I'll be working on the sequel to Revelation next. Genesis elaborates on the little plot points in Revelation, as well as the main event at the end. For example, we'll learn more about Carmen's heritage, how our characters are dealing with the fallout from the abrupt ending, and what Ro's story really is.
What do you read for pleasure?
When I read for pleasure, I read to escape. I want to read something that is so very different from the world we know, because sometimes I despair of our own world. In a science fiction or fantasy novel, the characters in that world have much bigger problems - problems that could change the course of the future for them. They don't struggle with the same pedestrian dilemmas that we do; the apocalypse is always more challenging and difficult to deal with than who the main character's crush is. When I read for pleasure, I do it for exactly that - enjoyment.
When did you first start writing?
As soon as I could write the alphabet. I loved words, and how they fit together, and how powerful they could be. My first stories were probably littered with mistakes, and that trend has no doubt followed me into adulthood. Still, I haven't ever stopped writing, and I'd encourage anyone who has to give it another go. Just a simple short story, an anecdote from your day, even a joke you thought up. Anything and everything helps, and you might be surprised at how much you actually enjoy it.
Where did you grow up, and how did this affect your writing?
I grew up in a small town in Illinois for the first seven years of my life. I then moved to the suburbs of Saint Louis, Missouri, where I currently reside. As a result, I am comfortable writing scenes in a village or a city, whatever is needed. However, most of my work tends to drift over the pond; I've always had a bit of an infatuation with the British Isles, most likely because my father is from there. Besides, the politics between the five different countries are constantly amusing.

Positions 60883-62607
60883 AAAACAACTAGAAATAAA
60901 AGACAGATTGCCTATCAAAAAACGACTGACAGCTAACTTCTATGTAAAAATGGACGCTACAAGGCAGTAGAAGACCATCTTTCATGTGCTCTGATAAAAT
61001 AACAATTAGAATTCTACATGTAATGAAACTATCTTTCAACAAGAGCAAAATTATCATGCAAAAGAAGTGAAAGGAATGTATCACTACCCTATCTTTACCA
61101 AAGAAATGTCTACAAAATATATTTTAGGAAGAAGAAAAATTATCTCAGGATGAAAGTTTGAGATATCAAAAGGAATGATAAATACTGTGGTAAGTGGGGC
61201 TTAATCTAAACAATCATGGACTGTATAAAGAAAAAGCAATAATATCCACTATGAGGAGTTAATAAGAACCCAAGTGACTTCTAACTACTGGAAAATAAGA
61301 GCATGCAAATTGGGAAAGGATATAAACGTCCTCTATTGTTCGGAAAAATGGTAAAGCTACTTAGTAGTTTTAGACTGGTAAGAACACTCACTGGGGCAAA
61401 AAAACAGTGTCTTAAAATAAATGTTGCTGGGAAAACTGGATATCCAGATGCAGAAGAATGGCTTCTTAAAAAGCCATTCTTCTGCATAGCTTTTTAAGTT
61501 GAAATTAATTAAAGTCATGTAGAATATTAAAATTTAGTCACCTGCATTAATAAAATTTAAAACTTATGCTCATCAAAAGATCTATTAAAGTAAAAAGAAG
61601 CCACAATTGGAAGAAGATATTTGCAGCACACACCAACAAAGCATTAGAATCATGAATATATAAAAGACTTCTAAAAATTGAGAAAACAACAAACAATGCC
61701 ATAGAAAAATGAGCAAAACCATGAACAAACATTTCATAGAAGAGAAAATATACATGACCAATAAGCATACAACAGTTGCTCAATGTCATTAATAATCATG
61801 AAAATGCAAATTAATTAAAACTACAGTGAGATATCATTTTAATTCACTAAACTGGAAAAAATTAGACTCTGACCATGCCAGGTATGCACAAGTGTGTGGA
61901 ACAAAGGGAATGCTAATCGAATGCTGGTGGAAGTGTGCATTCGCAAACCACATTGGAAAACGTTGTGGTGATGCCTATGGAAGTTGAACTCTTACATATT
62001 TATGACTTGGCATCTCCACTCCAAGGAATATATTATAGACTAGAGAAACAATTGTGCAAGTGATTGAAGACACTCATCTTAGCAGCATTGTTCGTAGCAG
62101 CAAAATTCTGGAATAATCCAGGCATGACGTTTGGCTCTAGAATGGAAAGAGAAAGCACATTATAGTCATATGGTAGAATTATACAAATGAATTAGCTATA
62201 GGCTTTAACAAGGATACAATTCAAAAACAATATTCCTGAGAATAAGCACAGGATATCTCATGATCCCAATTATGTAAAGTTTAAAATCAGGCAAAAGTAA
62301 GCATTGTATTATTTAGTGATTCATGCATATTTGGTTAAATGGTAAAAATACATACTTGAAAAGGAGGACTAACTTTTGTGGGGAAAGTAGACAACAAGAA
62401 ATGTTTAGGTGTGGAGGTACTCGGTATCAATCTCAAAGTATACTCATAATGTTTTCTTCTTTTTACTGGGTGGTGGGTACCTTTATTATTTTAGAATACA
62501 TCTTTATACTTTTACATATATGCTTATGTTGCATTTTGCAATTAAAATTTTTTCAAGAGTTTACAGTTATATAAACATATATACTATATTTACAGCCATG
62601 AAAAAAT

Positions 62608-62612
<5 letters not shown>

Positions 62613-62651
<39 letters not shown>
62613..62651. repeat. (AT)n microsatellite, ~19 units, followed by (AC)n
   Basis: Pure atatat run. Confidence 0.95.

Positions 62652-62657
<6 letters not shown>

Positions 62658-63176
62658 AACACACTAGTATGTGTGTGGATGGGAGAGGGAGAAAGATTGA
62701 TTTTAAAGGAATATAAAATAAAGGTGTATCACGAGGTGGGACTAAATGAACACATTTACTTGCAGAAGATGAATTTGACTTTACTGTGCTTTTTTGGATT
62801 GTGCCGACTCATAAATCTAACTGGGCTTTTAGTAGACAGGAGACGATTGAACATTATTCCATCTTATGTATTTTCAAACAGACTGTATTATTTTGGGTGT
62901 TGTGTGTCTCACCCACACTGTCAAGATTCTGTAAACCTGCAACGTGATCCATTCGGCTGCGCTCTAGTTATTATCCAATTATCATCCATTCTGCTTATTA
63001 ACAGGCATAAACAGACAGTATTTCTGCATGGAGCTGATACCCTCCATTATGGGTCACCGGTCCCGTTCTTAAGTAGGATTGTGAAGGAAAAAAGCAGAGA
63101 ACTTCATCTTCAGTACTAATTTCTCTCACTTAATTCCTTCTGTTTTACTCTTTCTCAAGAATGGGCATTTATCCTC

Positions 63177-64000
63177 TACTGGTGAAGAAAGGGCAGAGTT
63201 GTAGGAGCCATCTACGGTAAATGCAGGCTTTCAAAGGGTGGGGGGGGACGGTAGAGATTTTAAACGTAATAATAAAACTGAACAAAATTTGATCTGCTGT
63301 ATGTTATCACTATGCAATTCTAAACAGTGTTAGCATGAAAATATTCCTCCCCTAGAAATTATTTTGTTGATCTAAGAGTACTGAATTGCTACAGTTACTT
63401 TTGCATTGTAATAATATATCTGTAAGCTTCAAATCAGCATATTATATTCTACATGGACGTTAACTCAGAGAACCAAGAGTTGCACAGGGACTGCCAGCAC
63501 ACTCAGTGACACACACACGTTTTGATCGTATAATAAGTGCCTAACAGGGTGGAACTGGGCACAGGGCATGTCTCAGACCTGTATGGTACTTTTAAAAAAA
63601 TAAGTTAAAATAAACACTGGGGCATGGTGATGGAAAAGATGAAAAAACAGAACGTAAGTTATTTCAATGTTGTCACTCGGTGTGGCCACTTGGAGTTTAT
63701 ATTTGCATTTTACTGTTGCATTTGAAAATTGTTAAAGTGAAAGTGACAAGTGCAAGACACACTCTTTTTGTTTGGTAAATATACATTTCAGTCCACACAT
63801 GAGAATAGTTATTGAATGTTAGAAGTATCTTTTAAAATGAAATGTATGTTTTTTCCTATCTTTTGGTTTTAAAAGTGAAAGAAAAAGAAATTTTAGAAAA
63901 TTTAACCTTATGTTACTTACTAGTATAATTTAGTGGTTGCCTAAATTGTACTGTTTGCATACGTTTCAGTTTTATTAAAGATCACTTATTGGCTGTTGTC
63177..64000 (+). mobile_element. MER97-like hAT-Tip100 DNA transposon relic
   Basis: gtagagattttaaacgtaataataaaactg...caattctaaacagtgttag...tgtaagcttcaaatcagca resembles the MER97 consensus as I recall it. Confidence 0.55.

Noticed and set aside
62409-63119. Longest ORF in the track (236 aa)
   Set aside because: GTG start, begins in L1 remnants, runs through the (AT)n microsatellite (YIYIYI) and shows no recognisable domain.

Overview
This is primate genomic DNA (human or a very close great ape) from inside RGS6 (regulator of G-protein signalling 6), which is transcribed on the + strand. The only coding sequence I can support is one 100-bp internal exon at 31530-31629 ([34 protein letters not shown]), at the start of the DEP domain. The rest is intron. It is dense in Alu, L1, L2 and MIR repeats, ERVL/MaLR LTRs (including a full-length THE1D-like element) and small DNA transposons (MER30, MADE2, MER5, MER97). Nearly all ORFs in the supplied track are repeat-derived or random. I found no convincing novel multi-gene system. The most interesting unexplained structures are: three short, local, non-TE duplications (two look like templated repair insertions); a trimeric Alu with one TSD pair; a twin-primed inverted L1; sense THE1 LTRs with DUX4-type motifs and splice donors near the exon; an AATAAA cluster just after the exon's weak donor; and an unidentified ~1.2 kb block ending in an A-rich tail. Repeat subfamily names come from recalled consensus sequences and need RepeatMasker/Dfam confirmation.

What motivated you to become an indie author?
I like being different. I like making up my own rules. I don't know what exactly defines an indie author, but I'm definitely not a mainstream one. I decide what part of my work is good enough for all of you, and then I let you pass judgement on it. As the actual readers, and not just a giant publishing company, you are actually the most qualified to determine if this story or that novel is to your taste.
What is the greatest joy of writing for you?
I'll admit it: I like playing God. I enjoy creating characters, making them do things, deciding who lives or dies, and manipulating the world around them. I am in charge of my story, and that is awesome.
What do your fans mean to you?
Um...is that a trick question? I would be nothing without fans; no author would get anywhere if nobody cared about them. I'm extremely lucky anybody likes my work enough to buy it. Fans are what makes an author; thank you all.
Do you remember the first story you ever wrote?
Not really, but I have a hard time remembering what homework I have left. I think it was about a bunny, or a bird...
What is your writing process?
Ha! That's funny! Writing process... Mostly, I just start typing, along with the occasional "What just happened here?"
When you're not writing, how do you spend your time?
My next favourite activity is riding horses. I volunteer out at Longmeadow Rescue Ranch (an offshoot of the Humane Society), and train green horses at a couple other stables. Also, sleep. Sleep is good. I highly recommend it.
Describe your desk
In a word? Cluttered. It's a big black desk, with a hutch on top and lots of little drawers, but somehow I manage to fill up every available centimetre. There's a single rectangular space in the middle, about 14" by 9", for my laptop to squeeze in. Spread around it are piles of papers, books, journals, pens, the odd coin or two; so very disorganized, yet by some miracle I manage to find what I need. I do not highly recommend this method, however. Rumour has it organization is your friend.
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